Bank of America rose 2% after reporting fourth-quarter earnings that topped analysts’ estimates helped by higher net interest income and lower provisions for credit losses.
BofA said its adjusted earnings per share were $0.56, compared with the consensus estimate of $0.53 a share, according to Thomson Reuters I/B/E/S. The company’s net interest income increased 14% in the fourth quarter to $11 billion, driven by growth in commercial lending and deposits. Non-interest expenses rose just 3%, faster than expected but still slower than the overall economy’s inflation rate of about 3%. Last year BAC paid almost half a billion dollars in restitution related to its role in selling toxic mortgage securities during the financial crisis era; this year it paid nothing at all because no one was allowed into foreclosure on their home or commercial property due again until 2022 at least (and 2020 if they had an active loan modification)
Wells Fargo rose 1.2% as the bank reported a smaller-than-expected fourth-quarter loss as it benefitted from lower provisions for credit losses and higher net interest income.
The bank posted a $1 billion profit, compared with a loss of $4.9 billion in the same period last year, which had included a $3.25 billion charge related to the sale of its stake in BlackRock Inc. Wells Fargo also reported less bad debt than analysts expected, helped by recovering oil prices and slowing loan growth at auto dealerships
On Wednesday, Boeing actually fell 5% after reporting a bigger-than-expected loss in the fourth quarter, though revenue was less of a drag compared with an earlier update. Even so, it wasn’t enough to offset concerns about its long recovery from the pandemic.
It wasn’t enough to offset concerns about its recovery from the pandemic.
Boeing reported a larger-than-expected loss in the fourth quarter, even as revenue was less of a drag compared with an earlier update. The stock fell 5% Wednesday, dragging down both the Dow Jones industrial average and S&P 500 indexes.
The company said it expects to deliver between 795 and 805 commercial planes this year, below its previous forecast of 815 to 820 deliveries. It blamed that on slumping demand in China and other parts of Asia where economies are slowing down.
What does this mean for investors?
We’re seeing several stocks in the air right now, with some investors willing to take on risk and others realizing that valuations have gotten too high. Enthusiasm for new highs may be waning, but there’s still time left before year-end.
🧰 This Week in Taylor’s Toolkit
I’ve been loving vision boards! A vision board is a powerful tool that can help you clarify your goals and aspirations, and keep them top of your mind as you work towards achieving them. By visually displaying your dreams and goals in a tangible way, you can keep yourself motivated and inspired to take action toward making them a reality. A vision board can also help you focus your energy and attention on what matters most to you, and stay committed to your goals even when the going gets tough. Additionally, a vision board can serve as a reminder of your progress and accomplishments, and provide a sense of accomplishment and satisfaction as you check items off your list. Overall, a vision board is a powerful tool that can help you stay motivated and focused on creating the life you want for yourself.
- Here are some steps to help you get started:
- Gather materials: You will need a large piece of paper or cardboard, scissors, and a glue stick. You can also use magazines, newspapers, or printouts from the internet to find images and words representing your goals and aspirations.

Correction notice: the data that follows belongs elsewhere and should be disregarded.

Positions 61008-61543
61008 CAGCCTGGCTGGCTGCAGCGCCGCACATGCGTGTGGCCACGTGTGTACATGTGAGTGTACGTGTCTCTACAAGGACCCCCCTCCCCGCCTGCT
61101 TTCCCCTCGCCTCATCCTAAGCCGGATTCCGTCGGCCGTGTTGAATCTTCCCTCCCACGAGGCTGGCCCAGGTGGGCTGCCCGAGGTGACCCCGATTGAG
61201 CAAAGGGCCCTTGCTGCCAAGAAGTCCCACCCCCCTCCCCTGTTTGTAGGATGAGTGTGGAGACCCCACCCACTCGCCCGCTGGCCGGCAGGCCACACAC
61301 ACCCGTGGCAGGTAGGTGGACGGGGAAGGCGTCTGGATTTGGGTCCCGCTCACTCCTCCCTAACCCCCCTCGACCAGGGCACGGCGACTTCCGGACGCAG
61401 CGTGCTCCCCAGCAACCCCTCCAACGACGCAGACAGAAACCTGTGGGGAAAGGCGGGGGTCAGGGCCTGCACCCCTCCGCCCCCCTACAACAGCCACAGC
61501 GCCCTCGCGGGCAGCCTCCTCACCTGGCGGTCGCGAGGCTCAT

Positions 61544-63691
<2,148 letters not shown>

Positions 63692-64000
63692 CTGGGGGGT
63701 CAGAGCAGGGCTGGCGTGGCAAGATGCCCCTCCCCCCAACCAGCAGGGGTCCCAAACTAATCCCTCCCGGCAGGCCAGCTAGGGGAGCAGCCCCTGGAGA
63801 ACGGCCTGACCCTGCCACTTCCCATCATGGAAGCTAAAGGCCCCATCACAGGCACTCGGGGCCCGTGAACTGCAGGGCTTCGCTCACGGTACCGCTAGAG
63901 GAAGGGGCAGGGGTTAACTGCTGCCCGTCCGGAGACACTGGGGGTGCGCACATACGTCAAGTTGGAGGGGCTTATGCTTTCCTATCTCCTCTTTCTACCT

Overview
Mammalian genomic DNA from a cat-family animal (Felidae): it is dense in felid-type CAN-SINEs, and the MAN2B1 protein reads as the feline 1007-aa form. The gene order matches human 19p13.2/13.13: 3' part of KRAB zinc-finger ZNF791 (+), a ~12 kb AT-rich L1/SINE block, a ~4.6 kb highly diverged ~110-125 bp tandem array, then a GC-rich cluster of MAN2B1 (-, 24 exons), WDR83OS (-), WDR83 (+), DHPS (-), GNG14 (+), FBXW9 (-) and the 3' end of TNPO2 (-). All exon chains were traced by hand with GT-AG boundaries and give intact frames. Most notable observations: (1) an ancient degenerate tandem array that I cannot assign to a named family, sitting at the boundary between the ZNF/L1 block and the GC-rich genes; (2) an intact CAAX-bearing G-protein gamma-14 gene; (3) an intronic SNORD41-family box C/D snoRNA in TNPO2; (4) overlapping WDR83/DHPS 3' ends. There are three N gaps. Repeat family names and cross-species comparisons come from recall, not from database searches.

- Choose your theme: Consider what you want to focus on for the coming year. This might be career goals, personal growth, relationships, or any other aspect of your life that you want to improve.
- Find images and words that represent your goals: Look through magazines, newspapers, or online images to find pictures and words that resonate with you and represent your goals and aspirations. You can also use words or phrases that inspire or motivate you.
- Arrange and glue your images and words onto your vision board: Lay out your images and words on your vision board and rearrange them until you are happy with the layout. Use your glue stick to attach them to the board.
- Display your vision board: Place your vision board in a location where you will see it every day, such as on your bedroom wall or in your office. This will help you stay focused on your goals and motivated to take action toward achieving them.
❓ Ask the Expert
“When you first got into finance what helped you succeed the most? I’m just starting and I want to get ahead!”
Hey Noah!!! Here are some steps you can take:
- Start by setting financial goals for yourself. This could include paying off debt, building up an emergency fund, saving for retirement, or buying a home. Clearly defining your goals and creating a plan to achieve them will help you stay focused and on track.
- Make a budget to get a clear picture of your income and expenses. This will help you identify areas where you can cut back and allocate your resources more effectively.
- Save and invest for the future. Building up your savings and investing long-term is crucial for financial success. Set aside a portion of your income for savings, and consider speaking with a financial advisor to help you choose the best investment vehicles for your goals.
- Manage your debt effectively. High debt levels can hinder your financial success, so work on paying off high-interest debt as soon as possible. Consider refinancing to secure lower interest rates.
- Protect your assets by having adequate insurance coverage. This will help protect you and your assets in case of unexpected events.
- Stay informed and continue to educate yourself about financial management and planning. This will help you make informed decisions and stay on track to achieve your financial goals.Your finance friend,Taylor
Ask your question here!